This community vision of research is manifest in research institutions: each field has its journals and publications, and those publications are filled with a variety of different views of scholars debating each other. Whether in the humanities or the sciences, scholars debate a variety of viewpoints.
Each scholar, presumably, believes in the value of his or her own work, and presents it as something “true.” I feel that this is so even in the works of those who debate the existence of ultimate truths.  Some of Derrida’s works are so cryptic as to be more like Zen koans—questions without an answer—but not all; his works sometimes read as if asserting  truthful claims. But this is the condition of the scholar: to attempt to put down in words something of vast complexity.  The Tao Te Ching begins by saying that the Tao that can be spoken of, is not the absolute Tao, and it still goes on to propound its views of the world. Every scholar has a bias in favor of his or her own work—not a malicious bias or desire to deceive for personal gain, but rather the bias of the individual who believes in the quality and integrity of his or her own work (let’s just put aside people who intentionally falsify for now).
Each scholar desires to do something original (which, on the whole, is the basic qualification for publication), and this originality manifests as the variety of published theories that make up the scholarly literature. While some kind of bias is inevitable—we all have to make choices of what to read and what to leave aside— biases based on ignorance are not desirable. Scholars ought to read widely, to examine a range of views, to test them, to challenge weak ideas.

To me, the same is true with journalism: two journalists doing good work with integrity may come to different conclusions on some issue due to use of different evidence. Different organizations have different biases just as different academic journals have different theoretical biases. As one who relies on the media for a lot of information about current events, it seems to me wise to read many different sources of news to get a wider sense of what is being said. With the internet, it is easy to read news from different news sources around the world and around the country.  I read things that are obviously conservative and things that are obviously liberal/progressive, and my views are shaped in part by comparing the quality of the arguments and evidence presented.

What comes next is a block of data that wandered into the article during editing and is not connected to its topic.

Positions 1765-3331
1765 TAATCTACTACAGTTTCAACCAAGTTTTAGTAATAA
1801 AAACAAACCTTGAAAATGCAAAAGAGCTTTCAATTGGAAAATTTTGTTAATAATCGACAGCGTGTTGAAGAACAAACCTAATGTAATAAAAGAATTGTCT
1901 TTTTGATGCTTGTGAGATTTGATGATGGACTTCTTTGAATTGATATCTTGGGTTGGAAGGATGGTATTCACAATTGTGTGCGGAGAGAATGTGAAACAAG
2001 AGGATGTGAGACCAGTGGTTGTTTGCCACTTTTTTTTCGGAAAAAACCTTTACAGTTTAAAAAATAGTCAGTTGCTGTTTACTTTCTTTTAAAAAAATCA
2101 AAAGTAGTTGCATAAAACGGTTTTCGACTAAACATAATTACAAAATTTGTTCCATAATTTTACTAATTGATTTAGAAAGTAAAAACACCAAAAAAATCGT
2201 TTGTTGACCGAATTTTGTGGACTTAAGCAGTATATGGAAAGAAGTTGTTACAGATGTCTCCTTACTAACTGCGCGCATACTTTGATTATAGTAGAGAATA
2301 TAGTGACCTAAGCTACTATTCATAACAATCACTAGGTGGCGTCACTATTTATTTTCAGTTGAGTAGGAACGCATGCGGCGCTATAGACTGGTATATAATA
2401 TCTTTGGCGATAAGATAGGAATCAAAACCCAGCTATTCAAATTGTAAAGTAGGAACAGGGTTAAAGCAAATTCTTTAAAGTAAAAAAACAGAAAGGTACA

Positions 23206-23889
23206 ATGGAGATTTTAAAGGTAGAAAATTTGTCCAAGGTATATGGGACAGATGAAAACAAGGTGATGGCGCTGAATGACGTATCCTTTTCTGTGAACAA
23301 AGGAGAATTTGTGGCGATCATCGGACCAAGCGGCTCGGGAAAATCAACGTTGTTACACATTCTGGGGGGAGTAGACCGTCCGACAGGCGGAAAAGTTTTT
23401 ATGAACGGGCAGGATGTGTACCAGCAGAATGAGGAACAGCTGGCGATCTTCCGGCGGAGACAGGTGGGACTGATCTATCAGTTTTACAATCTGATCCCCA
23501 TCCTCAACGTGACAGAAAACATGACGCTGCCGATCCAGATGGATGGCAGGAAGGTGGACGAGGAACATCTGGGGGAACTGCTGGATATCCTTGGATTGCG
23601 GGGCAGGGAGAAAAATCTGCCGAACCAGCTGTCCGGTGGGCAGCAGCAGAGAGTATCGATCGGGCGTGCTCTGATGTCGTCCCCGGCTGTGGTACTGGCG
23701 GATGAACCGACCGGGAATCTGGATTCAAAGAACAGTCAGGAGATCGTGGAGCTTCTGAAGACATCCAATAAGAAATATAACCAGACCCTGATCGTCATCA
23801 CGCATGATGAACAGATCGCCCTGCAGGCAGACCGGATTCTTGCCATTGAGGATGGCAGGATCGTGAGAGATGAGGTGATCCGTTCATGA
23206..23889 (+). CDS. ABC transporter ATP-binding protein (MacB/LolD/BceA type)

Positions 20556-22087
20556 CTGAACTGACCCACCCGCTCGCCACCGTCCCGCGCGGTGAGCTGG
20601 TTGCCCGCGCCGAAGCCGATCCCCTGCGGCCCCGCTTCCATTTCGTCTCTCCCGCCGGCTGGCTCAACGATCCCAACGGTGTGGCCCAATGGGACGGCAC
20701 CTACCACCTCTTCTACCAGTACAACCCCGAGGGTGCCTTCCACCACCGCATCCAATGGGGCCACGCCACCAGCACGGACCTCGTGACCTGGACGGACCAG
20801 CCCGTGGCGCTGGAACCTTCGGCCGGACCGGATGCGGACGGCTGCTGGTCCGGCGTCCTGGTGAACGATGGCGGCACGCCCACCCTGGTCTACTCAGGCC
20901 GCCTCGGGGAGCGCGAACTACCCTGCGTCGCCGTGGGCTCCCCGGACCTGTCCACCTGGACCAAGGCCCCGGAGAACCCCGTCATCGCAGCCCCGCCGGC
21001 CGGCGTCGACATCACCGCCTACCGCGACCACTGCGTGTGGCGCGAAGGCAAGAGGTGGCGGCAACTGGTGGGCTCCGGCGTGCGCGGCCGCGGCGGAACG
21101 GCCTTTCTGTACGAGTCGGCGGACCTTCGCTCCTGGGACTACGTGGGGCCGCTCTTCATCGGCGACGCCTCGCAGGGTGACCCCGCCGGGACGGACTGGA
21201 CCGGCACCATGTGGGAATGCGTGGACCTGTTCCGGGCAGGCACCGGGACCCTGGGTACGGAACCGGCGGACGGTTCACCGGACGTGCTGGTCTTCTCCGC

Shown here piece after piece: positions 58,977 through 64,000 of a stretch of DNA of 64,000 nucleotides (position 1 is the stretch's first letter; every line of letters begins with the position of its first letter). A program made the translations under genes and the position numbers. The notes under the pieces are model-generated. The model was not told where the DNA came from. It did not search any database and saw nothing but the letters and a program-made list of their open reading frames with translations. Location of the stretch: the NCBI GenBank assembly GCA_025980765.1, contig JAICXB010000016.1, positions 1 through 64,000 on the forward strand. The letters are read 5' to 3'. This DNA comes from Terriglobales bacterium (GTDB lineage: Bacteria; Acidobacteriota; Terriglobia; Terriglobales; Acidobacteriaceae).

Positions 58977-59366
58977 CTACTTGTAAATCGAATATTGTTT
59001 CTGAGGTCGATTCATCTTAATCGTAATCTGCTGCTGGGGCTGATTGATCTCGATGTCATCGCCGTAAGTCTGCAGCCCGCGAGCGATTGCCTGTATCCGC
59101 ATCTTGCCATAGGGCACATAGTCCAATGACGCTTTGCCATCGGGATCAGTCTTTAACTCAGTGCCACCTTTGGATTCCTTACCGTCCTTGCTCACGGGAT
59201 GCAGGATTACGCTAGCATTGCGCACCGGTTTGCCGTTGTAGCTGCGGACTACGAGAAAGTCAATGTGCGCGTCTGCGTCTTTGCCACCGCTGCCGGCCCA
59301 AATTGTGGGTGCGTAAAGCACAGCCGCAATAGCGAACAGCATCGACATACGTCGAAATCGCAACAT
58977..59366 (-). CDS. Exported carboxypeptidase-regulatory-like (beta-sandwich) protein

This post was sparked by a line in an article in the National Review, a conservative journal (  The line that struck me was the comment: “they know there were two sides out there [in Charlottesville, VA]. And they know the media has tried to obscure that fact.” What struck me about this was the comment “the media has tried to obscure the fact.”  Firstly, it is worth noting the singular verb form “has,” which suggests that the author is thinking of “the media” as a single, unified entity. The use of the singular “has” could have just been a grammatical error (“media” is the plural of “medium,” and those concerned with grammatical correctness would say that it is grammatically correct to write “The media have”), so it’s not certain that the author is thinking of them as some unified whole, but it is suggestive. Realistically, however, many diverse people and organizations make up “the media” and they have not, en masse, tried to obscure this fact. Different media outlets have given different amounts of attention and blame to the antifa.
“The media” is not a unified bloc. It is made up of disparate voices. Fox News is one of the loudest of those voices, and it would be inaccurate to say that Fox News (as a whole) has ignored the antifa. If we’re talking about “the media,” certainly the most commonly viewed sources, including Fox, should be counted.  And for that matter, the highly respected National Review, in which this article was published is also a prominent part of “the media.”  So it’s not accurate to say that the antifa and violence perpetrated by the antifa have been ignored by the media.  It’s unfortunate that this inaccuracy suggests an attempt to deceive about the range of opinions being expressed, but part of the current conservative worldview is the notion of a vast “liberal media,” while somehow not noticing that many of the biggest media outlets—the Murodch empire, Sinclair, and others—promote conservative positions and candidates.  Are there news outlets that show a liberal bias? Of course. But liberal news outlets are not the only news outlets.